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I know sine is $2\pi$-periodic, but some people say the motion is "periodic in..."

Would it be periodic in $y$?

If we move along the $x$-axis, the function values $y = \sin(x)$ will repeat, so I think it's "periodic in $y$".

Is this correct?

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Yes your function is periodic on the interval $2\pi$.

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  • $\begingroup$ It's the lingo not the understanding: is it "periodic in y" since the function values y repeat? Thanks! $\endgroup$ – Amanda Aug 23 '20 at 15:58
  • $\begingroup$ Yes your function $y(x)$ is periodic in $y$ on the interval $x \in [ 0, 2 \pi ]$, since $y(0)=y(2\pi)$. $\endgroup$ – ConvexHull Aug 23 '20 at 16:28
  • $\begingroup$ I think $y(x)$ is periodic in $x$. For example, if you had a function $z(x,y)$ and $z(0,y)=z(2\pi,y)$ for all $y$ then you would say $z$ is $2\pi$-periodic in $x$. $y(x)$ being periodic in $y$ is a weird idea unless it is somehow implicitly defined and $y$ is a function of itself. $\endgroup$ – Abdullah Ali Sivas Aug 23 '20 at 17:53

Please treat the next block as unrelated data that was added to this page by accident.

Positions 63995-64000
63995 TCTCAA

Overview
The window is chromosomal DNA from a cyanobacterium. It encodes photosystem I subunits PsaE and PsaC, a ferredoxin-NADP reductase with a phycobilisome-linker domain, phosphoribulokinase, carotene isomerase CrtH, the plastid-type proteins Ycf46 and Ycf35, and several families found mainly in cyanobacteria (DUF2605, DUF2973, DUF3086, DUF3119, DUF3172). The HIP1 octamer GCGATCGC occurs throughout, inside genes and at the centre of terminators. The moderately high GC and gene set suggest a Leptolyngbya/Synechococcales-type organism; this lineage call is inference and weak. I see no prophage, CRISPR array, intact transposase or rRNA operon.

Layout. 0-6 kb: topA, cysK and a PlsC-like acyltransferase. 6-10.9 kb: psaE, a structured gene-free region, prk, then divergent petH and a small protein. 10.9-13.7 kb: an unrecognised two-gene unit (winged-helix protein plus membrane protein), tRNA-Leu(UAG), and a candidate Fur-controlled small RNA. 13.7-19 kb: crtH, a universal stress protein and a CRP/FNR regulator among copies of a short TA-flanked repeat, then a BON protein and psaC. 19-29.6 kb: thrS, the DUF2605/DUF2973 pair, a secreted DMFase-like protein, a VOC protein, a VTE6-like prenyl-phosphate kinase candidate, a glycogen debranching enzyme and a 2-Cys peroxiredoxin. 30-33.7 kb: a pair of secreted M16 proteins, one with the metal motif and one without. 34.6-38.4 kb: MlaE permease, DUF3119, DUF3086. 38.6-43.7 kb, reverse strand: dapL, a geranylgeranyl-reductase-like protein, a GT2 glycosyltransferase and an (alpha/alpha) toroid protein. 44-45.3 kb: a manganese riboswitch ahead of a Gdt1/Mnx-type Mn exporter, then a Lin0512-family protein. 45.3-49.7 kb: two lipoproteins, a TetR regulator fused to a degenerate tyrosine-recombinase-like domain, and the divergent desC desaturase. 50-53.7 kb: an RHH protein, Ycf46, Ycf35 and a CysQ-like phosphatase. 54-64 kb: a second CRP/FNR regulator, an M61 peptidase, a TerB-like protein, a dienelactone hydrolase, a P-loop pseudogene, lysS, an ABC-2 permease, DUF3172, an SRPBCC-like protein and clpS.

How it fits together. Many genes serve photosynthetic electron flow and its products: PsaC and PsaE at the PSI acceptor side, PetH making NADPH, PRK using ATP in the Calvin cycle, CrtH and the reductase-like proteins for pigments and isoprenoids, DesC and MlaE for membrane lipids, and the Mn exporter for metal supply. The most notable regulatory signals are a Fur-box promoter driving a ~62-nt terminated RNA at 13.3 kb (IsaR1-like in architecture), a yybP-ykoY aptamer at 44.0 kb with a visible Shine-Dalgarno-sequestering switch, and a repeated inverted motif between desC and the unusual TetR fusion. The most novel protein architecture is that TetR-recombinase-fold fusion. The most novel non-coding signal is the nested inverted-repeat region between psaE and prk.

• $\begingroup$ @AbdullahAliSivas Maybe you are right. I am not an native english speaker. $\endgroup$ – ConvexHull Aug 23 '20 at 18:21
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Don't get hung up on these details of language. One might argue that because $x$ is the independent variable, it moves in arbitrary ways (can be chosen arbitrarily) and so it would make sense to say "the sine function is periodic in $y$". But one could also say "the sine function is a periodic function of $x$" (because it is a function of $x$).

In the end, whatever you say, people will understand what you're trying to say: "the sine function is a periodic function" omits all details and yet, everyone understand what you are trying to say.

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